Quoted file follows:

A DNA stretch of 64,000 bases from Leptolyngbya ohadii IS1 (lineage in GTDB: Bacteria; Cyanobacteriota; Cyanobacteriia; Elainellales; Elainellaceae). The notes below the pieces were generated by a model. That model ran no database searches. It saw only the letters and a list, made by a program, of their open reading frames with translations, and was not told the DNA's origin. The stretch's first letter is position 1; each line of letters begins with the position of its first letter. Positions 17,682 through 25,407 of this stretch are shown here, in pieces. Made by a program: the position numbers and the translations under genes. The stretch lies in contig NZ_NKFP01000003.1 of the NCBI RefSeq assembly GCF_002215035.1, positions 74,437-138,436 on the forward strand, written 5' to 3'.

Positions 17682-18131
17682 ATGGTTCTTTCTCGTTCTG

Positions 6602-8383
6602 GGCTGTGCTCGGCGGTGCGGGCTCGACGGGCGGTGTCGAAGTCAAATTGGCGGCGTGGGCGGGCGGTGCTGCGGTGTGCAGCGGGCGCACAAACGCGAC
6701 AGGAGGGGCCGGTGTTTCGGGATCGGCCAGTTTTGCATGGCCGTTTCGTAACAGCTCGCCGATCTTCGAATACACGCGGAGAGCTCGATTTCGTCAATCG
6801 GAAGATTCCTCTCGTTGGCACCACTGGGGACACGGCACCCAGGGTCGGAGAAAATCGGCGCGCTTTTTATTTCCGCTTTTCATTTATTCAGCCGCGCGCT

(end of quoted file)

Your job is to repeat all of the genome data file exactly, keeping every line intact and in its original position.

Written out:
A DNA stretch of 64,000 bases from Leptolyngbya ohadii IS1 (lineage in GTDB: Bacteria; Cyanobacteriota; Cyanobacteriia; Elainellales; Elainellaceae). The notes below the pieces were generated by a model. That model ran no database searches. It saw only the letters and a list, made by a program, of their open reading frames with translations, and was not told the DNA's origin. The stretch's first letter is position 1; each line of letters begins with the position of its first letter. Positions 17,682 through 25,407 of this stretch are shown here, in pieces. Made by a program: the position numbers and the translations under genes. The stretch lies in contig NZ_NKFP01000003.1 of the NCBI RefSeq assembly GCF_002215035.1, positions 74,437-138,436 on the forward strand, written 5' to 3'.

Positions 17682-18131
17682 ATGGTTCTTTCTCGTTCTG

Positions 6602-8383
6602 GGCTGTGCTCGGCGGTGCGGGCTCGACGGGCGGTGTCGAAGTCAAATTGGCGGCGTGGGCGGGCGGTGCTGCGGTGTGCAGCGGGCGCACAAACGCGAC
6701 AGGAGGGGCCGGTGTTTCGGGATCGGCCAGTTTTGCATGGCCGTTTCGTAACAGCTCGCCGATCTTCGAATACACGCGGAGAGCTCGATTTCGTCAATCG
6801 GAAGATTCCTCTCGTTGGCACCACTGGGGACACGGCACCCAGGGTCGGAGAAAATCGGCGCGCTTTTTATTTCCGCTTTTCATTTATTCAGCCGCGCGCT